On October 18, 1896, newspapers came out with devastating reviews of Anton’s Chekhov’s play “The Seagull”, premiered at the Aleksandrinsky Theater in St. Petersburg the night before. After such a shattering failure, the author swore to never write drama again, yet his plays eventually became the trademark and the pride of the Moscow Art Theater and the jewels of world drama.
It is generally believed that the play’s completely miserable failure was rooted in the actual staging traditions typical of the Aleksandrinsky Theater. The unwillingness of actors and directors to find ways of translating new ideas on stage seriously handicapped the performance.
The play was staged by Evtikhy Karpov, a director Chekhov resented. From day one, it became obvious that rehearsals weren’t progressing the way they were meant to. Chekhov already foresaw the imminent failure, as he complained to his sister in letters that everyone around was cheating and deceitful, that the show was very unlikely to be a success, and his mood was far from festive. On premiere night, his sister Maria recalled him looking very gloomy and unhappy. He was worried about the actors not grasping the idea, their poorly learnt lines, and their overall carelessness.
Another trouble the play faced was unmet expectations of the audience as, determined to see a comedy as was advertised, they were shown some high-brow sophisticated performance. As Chekhov’s sister later commented, right from the first scenes the audience was screaming, hissing, and the entire performance descending into chaos. Chekhov disappeared from the theater after the first lines had been spoken and, without even saying goodbye to his friends, left for his home estate in Melikhovo.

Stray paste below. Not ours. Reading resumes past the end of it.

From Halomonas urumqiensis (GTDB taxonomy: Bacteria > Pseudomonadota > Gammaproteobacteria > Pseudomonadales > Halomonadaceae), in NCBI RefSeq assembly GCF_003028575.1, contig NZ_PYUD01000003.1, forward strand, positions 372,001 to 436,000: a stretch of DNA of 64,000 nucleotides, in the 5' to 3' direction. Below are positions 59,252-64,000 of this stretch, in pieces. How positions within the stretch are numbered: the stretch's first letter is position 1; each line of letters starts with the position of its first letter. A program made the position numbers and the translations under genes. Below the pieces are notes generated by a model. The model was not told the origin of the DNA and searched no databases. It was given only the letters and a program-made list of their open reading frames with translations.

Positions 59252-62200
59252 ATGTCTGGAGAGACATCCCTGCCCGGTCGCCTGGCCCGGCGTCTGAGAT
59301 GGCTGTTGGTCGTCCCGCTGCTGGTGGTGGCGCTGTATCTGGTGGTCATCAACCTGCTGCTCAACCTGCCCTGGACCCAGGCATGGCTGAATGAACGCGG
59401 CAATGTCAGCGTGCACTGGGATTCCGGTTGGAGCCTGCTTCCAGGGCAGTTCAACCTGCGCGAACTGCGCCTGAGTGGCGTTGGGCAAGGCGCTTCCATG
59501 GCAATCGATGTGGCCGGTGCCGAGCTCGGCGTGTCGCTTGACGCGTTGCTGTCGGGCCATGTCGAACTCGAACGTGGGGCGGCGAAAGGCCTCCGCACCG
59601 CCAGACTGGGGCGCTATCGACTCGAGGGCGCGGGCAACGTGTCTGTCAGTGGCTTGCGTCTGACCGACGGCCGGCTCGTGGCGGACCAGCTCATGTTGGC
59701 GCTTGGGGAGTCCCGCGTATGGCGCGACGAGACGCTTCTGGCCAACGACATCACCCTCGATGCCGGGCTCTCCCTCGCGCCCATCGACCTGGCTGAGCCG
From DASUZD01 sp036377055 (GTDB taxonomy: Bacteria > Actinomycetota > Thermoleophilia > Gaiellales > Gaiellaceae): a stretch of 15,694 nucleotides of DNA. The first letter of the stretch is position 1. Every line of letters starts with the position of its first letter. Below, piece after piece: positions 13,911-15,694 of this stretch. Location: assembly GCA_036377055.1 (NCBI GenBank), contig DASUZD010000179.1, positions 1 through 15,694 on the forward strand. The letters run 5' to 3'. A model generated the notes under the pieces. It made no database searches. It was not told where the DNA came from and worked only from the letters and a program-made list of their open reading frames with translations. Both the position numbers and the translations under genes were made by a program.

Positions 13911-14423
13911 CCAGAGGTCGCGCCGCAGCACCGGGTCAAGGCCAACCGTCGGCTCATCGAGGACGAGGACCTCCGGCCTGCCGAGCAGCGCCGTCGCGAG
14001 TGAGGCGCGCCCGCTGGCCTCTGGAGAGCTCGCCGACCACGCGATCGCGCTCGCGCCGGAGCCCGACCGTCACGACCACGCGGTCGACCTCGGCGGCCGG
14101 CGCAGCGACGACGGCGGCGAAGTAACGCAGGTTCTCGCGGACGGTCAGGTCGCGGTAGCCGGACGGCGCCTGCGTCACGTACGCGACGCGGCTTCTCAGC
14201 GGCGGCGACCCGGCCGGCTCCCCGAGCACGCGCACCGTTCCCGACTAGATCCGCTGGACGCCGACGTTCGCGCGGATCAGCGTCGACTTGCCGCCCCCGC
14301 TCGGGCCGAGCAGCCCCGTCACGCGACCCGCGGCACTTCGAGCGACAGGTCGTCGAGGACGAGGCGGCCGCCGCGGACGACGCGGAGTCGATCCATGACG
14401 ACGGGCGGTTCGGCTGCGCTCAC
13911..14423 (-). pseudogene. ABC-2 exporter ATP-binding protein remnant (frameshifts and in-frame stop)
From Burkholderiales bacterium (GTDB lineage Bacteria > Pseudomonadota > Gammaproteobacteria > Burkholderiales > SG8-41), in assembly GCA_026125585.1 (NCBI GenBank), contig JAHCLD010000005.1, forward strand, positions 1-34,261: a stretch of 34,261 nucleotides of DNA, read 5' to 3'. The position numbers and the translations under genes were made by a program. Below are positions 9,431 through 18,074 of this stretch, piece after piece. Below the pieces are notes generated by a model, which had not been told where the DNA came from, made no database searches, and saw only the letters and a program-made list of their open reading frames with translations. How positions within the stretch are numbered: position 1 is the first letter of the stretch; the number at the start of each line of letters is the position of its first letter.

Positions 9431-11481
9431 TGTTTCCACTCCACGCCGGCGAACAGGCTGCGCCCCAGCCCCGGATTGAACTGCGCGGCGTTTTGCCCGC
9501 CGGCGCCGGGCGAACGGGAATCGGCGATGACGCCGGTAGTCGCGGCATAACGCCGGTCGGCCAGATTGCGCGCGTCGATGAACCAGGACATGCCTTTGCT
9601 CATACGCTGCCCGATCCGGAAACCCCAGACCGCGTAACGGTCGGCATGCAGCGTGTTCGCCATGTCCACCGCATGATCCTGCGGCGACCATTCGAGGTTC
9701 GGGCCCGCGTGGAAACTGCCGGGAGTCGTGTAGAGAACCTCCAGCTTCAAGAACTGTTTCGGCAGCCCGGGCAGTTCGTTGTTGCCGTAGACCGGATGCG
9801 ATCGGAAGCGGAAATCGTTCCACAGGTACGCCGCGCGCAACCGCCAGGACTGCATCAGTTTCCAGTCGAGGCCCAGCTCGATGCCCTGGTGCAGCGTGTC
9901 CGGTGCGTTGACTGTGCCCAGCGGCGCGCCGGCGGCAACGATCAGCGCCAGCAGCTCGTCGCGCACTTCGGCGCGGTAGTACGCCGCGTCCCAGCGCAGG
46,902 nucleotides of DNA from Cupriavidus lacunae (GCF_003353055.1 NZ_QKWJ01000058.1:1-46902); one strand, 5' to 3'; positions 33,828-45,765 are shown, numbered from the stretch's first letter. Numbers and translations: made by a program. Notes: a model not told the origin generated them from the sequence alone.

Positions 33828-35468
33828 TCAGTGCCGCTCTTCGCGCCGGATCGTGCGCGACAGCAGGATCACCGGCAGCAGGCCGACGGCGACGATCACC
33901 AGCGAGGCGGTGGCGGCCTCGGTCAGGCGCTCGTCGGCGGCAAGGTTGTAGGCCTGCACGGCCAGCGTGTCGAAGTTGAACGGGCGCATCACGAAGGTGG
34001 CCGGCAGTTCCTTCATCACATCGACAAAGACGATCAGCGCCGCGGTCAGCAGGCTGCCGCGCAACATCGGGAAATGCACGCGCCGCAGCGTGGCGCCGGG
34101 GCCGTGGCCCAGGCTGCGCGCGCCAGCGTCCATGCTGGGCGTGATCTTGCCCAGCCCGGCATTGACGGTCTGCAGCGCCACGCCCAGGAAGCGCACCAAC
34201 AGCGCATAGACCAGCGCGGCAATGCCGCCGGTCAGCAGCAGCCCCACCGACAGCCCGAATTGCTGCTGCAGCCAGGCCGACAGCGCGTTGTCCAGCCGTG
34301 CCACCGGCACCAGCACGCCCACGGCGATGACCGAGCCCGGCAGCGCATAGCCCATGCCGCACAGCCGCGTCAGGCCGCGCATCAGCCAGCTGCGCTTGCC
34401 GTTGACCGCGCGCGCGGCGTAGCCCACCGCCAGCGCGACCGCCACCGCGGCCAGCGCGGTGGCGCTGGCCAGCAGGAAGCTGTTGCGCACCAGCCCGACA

Maria Chitau, the actress of the Aleksandrinsky Theater recalled, “In the backstage there was talk that ‘The Seagull’ had been written in a very new way, and it not only excited the actors, but also scared them… No other play had ever been such a fiasco on the stage of the Aleksandrinsky Theater and never before had we heard hissing per se, say nothing of such unanimous hissing that topped any attempts to applaud and call out the actors and the author for bowing. The actors were plunged into the gloom of failure.”
The rebirth of the play occurred two years later, thanks to the Moscow Art Theater, meticulously weaving into the staging all of the details and the spirit Chekhov wanted to translate in his play. Against Chekhov’s will – as he had serious doubts whether he could survive another possible failure – and the heavy pressure of the past fiasco weighing over them, the company of the Moscow Art Theater managed to work wonders with the play, forever making it a masterpiece and earning themselves a reputation as a new progressive theater, with the silhouette of the seagull becoming the theater’s emblem ever since.